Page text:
Series in Signal and
Information Processing, Vol. 20
edited by Hans-Andrea Loeliger
Multitree Search Decoding of Linear Codes
edition 2011. XII, 94 Seiten/pages, € 64,00.
ISBN 3-86628-363-6, 978-3-86628-363-3
Tree search algorithms have a long history in computer science. In the coding literature, tree search algorithms have traditionally been used for decoding convolutional codes. Convolutional codes are linear codes with a special structure. Classic tree search decoders (most notably the sequential decoder) search one code tree in which the bits are ordered sequentially.
We propose a multitree search decoder for arbitrary linear codes. We develop several algorithms for constructing code trees from the parity check matrix of a linear code. We propose algorithms that generate code trees, in which the bits appear in random order. We also show how to generate code trees specially designed to decode a given sequence received from a noisy channel. In such code trees, the ordering of the bits depends on the received sequence. Multiple code trees can be generated for each code and sequence. Specialized code trees for low-density parity check codes are also presented.
The different code trees are explored with a new search algorithm. The algorithm is similar to the M-algorithm for convolutional codes; it explores a code tree with limits on the breadth of the explored subtree. An evaluation function is used to decide which node to expand at each depth. We present an evaluation function for general linear codes and an improved evaluation function for low-density parity check codes. Both are optimized for the proposed search algorithm.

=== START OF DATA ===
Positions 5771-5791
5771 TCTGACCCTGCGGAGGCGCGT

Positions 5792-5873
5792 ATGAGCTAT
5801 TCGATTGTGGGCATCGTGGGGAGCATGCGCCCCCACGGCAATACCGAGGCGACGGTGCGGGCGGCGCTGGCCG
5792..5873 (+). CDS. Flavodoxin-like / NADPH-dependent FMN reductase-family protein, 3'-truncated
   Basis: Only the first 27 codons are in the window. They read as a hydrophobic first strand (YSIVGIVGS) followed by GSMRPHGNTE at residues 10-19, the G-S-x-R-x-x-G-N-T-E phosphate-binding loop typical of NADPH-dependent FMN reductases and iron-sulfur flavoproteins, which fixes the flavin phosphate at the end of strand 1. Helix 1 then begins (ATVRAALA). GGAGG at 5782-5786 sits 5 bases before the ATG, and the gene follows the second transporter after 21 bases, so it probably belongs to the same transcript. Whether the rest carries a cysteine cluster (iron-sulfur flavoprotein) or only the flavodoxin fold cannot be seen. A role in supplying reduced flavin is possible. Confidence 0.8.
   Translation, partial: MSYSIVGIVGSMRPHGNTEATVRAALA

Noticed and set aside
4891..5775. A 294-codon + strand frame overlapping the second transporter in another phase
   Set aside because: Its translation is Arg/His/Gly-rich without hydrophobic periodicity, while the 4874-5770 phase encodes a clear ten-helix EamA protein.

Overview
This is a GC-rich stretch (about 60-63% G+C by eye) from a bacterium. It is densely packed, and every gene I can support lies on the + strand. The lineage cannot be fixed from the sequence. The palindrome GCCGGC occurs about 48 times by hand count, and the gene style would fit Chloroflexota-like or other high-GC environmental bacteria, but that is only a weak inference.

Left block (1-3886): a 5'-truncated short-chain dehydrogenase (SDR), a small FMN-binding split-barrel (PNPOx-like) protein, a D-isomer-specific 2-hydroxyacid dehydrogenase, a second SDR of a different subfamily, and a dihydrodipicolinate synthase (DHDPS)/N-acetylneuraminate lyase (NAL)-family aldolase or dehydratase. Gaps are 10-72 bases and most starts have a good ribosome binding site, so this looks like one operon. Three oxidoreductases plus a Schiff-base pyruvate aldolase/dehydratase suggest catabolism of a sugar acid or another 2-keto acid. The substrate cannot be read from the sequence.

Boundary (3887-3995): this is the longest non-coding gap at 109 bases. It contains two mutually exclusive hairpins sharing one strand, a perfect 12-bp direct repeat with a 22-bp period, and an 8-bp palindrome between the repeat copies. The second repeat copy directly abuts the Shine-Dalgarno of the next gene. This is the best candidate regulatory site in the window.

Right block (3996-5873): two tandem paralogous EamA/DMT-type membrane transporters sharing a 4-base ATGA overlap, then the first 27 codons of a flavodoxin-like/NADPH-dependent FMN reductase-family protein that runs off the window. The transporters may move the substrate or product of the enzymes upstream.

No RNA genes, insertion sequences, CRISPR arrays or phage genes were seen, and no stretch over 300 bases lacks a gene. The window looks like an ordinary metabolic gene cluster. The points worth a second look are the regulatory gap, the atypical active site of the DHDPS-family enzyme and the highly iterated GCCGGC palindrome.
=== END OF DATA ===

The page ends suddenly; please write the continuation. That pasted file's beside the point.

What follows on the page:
The proposed multitree search decoder achieves near optimal performance for short block codes.
For longer block lengths, we propose to use tree search decoding to improve the standard sum-product decoder for low-density parity check codes. When the sum-product decoder fails to find a codeword, a tree search is used to decode a subset of bits. The channel messages for these bits are then replaced by the decisions found in the tree search in an additional sum-product decoding attempt. This can be repeated multiple times for different subsets of bits. The resulting decoder significantly outperforms the sum-product decoder.
Keywords: Linear codes, low-density parity check codes, tree search, branch and bound, informed search, depth-first search, A*-search, bestfirst search, convolutional codes, sequential decoding.
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